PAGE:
Fungus Gnats, what a pest!
If I ever had to choose a pest in the garden it certainly would not be fungus gnats. When you see the first gnat flying around you already have a problem. I remember when I saw the first few flying around and I thought to myself, just a couple little gnats, not too intimidating I can take care of that easily. At that point I thought they were just harmless little gnats. And that’s when I unintentionally let the problem get out of control.
At first I hung a few fly tapes believing that would be a sufficient solution. It wasn’t, and therein lays the problem. You see when fungus gnats arrive and you see them for the first time, they have already hatched their larva in the soil and the larva is an even bigger problem than the gnat itself. The larva feed from the roots of the plant consuming the nutrients that would be used by the plant for growth and development and the gnats feed by poking holes in the leaves and drinking from them.
Once I learned how devastating these larva and gnats can become I went to work on the problem. I purchased an OMRI listed bug spray and doused the plants. No change. A friend told me that predatory nematodes would take care of the issues so I purchased a million of those but that didn’t work either. I thought maybe I could just flood the root system with CO2, I took the plants from their pots placed them in a bag and tied it tight then filled it with co2. I thought I had something that time but to no avail.
After all these attempts I discovered a two part solution that worked extremely well and finally solved the problem.
The larva that resides in the soil seem nearly impossible to control, but when I finally found the answer it was not only affordable but simply and effective. Hydrogen peroxide is the answer.
Here’s how to use Hydrogen peroxide to completely rid the soil of Fungus gnat larva.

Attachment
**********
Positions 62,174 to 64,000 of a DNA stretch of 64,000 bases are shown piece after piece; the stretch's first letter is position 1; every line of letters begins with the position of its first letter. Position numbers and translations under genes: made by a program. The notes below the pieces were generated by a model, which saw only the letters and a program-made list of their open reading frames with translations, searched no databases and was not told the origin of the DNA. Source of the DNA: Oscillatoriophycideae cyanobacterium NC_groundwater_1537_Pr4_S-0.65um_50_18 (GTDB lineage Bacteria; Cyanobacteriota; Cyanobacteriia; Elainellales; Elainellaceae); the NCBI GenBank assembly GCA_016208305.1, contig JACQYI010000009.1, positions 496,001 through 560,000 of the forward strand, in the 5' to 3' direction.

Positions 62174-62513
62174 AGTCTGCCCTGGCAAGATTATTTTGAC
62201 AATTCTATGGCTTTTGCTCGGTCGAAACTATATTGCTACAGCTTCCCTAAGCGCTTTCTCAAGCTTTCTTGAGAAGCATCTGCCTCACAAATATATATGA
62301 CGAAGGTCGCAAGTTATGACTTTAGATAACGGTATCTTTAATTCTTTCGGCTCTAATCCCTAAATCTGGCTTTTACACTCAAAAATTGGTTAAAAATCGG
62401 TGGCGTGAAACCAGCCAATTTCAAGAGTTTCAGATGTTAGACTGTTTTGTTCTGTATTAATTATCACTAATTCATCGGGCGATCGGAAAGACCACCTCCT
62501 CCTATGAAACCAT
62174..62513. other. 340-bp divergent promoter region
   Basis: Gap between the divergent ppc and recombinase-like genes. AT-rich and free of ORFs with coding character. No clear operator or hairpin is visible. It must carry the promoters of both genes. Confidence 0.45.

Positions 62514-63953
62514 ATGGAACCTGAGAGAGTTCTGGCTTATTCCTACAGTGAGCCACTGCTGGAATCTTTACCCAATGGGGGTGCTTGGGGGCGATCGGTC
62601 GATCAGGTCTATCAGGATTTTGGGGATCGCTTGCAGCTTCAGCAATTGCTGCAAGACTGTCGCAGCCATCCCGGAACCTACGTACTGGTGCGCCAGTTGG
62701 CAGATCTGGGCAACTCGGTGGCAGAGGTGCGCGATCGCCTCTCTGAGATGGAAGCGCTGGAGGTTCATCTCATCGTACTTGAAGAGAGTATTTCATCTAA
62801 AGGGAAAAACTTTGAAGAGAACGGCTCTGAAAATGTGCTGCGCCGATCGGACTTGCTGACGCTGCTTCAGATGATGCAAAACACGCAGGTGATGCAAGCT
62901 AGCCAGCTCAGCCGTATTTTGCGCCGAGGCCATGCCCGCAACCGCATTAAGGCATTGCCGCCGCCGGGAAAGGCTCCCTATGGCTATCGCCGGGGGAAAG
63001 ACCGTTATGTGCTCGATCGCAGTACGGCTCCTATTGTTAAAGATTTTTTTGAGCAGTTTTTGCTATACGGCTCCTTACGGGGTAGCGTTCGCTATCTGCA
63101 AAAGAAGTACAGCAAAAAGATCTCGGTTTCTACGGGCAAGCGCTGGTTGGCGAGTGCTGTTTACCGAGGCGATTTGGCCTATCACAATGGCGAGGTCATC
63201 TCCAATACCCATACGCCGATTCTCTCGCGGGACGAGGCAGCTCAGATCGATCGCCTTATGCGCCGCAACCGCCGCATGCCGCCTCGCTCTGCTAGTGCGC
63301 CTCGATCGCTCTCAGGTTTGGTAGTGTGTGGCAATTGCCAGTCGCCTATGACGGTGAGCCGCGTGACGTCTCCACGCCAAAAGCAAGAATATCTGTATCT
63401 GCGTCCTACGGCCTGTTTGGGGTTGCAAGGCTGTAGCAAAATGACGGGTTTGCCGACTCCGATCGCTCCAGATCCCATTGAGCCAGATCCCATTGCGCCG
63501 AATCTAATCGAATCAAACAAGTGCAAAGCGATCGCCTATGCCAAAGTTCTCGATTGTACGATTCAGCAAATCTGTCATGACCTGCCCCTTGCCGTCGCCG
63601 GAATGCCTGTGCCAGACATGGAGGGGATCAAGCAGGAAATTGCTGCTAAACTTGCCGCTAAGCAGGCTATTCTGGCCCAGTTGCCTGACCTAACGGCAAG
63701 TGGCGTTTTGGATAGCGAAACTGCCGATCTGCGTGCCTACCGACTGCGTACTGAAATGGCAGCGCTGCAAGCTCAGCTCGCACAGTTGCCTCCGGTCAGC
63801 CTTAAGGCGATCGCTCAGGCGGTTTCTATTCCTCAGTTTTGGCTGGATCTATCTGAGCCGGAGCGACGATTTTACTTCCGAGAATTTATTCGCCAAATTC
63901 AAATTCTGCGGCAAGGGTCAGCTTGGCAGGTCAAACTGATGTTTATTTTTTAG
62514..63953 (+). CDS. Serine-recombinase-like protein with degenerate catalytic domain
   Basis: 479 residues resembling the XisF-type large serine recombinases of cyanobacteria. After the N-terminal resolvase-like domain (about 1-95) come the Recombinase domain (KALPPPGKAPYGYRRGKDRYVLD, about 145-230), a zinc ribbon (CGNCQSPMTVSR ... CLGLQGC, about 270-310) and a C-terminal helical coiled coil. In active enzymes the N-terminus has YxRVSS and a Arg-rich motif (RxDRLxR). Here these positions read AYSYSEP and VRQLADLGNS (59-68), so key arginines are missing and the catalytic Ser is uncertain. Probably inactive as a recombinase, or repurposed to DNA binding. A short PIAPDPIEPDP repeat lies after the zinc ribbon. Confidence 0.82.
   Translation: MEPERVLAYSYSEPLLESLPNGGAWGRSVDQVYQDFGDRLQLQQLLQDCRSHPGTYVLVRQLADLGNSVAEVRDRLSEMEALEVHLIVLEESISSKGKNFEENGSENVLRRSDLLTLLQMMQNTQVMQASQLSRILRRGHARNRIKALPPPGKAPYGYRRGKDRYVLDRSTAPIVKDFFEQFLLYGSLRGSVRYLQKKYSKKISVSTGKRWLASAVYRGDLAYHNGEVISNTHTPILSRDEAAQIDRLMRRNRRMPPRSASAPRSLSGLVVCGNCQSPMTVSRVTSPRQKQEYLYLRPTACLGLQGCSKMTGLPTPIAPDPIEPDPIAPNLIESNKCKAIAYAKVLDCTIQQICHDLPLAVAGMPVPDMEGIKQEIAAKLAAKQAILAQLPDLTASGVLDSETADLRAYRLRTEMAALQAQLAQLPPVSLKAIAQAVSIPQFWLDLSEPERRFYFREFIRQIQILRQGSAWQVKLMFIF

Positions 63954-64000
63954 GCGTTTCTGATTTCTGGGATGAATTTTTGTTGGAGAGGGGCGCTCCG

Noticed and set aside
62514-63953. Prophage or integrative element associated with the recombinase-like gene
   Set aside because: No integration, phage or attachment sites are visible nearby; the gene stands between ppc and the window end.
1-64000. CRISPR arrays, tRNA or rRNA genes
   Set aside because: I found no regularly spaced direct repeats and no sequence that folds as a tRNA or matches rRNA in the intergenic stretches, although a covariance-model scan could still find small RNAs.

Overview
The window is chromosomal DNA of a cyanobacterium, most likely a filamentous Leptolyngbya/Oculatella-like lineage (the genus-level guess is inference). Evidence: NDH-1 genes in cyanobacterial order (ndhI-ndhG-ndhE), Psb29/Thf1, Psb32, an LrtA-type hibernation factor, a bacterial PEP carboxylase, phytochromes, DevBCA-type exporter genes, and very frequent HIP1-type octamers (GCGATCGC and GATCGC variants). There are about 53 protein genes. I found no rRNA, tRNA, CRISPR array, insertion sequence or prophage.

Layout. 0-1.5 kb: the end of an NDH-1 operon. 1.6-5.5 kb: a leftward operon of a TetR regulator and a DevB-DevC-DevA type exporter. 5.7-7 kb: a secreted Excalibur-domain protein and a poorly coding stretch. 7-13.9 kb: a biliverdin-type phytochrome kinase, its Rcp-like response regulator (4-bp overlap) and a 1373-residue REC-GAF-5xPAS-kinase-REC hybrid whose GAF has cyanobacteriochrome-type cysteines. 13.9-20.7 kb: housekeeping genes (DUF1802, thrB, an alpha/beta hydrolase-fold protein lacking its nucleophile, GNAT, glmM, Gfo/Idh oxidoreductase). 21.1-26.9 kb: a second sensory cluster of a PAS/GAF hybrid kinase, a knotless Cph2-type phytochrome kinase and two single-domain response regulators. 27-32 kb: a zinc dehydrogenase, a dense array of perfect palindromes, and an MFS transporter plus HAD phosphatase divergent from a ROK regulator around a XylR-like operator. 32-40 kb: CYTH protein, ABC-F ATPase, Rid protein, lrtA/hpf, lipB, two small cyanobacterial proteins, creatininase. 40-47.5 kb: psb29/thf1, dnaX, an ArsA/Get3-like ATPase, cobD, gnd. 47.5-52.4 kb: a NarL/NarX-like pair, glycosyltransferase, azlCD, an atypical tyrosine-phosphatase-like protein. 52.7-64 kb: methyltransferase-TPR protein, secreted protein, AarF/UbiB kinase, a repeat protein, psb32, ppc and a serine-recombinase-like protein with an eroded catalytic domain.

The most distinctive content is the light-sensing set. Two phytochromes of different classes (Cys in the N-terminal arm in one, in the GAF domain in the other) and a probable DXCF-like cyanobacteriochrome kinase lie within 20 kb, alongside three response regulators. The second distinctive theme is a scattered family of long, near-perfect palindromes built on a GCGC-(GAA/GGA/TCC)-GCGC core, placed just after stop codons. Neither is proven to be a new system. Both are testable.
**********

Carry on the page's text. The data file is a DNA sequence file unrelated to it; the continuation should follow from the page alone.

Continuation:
First allow the soil to dry out somewhat thoroughly, not entirely. The larva reside in the top two and bottom two inches of the pot.
Mix one part 3% hydrogen peroxide to three parts water.
I filled the sink with about two inches of solution to cover the drain holes at the bottom of the pot then set the potted plant in the solution. The solution will be drawn in via the holes in the pot, at the same time water the plant with the remaining solution making sure that the top two inches of soil are completely saturated. The soil will begin to fizz and bubble just like when place peroxide on a cut. Don’t worry because the plant doesn’t mind at all. Hydrogen peroxide breaks down to oxygen and water both of which the plant enjoys, meanwhile the larva are destroyed on contact. This process also aerates the soil. You will find that the soil has actually risen in the pot due to the added air in the soil.
The fungus gnat larva is now gone, gone, gone! I follow this up about an hour later with a fresh water and nutrient solution which will resettle to soil back to its original depth and offer much needed nutrients to the plant.
As I mentioned this is a two part solution to the fungus gnat problem. While researching on the web I found a product called “AzaMax” by General Hydroponics. The product is a derivative of the neem seed but it is not neem oil. AzaMax does not kill on contact but instead alters their ability to feed on the plant’s leaves while at the same time inhibits them from reproducing. Due to these actions the gnat population soon dies off leaving your plant free to grow and thrive.
Congratulations you have now successfully rid your plants of the fungus gnat infestation.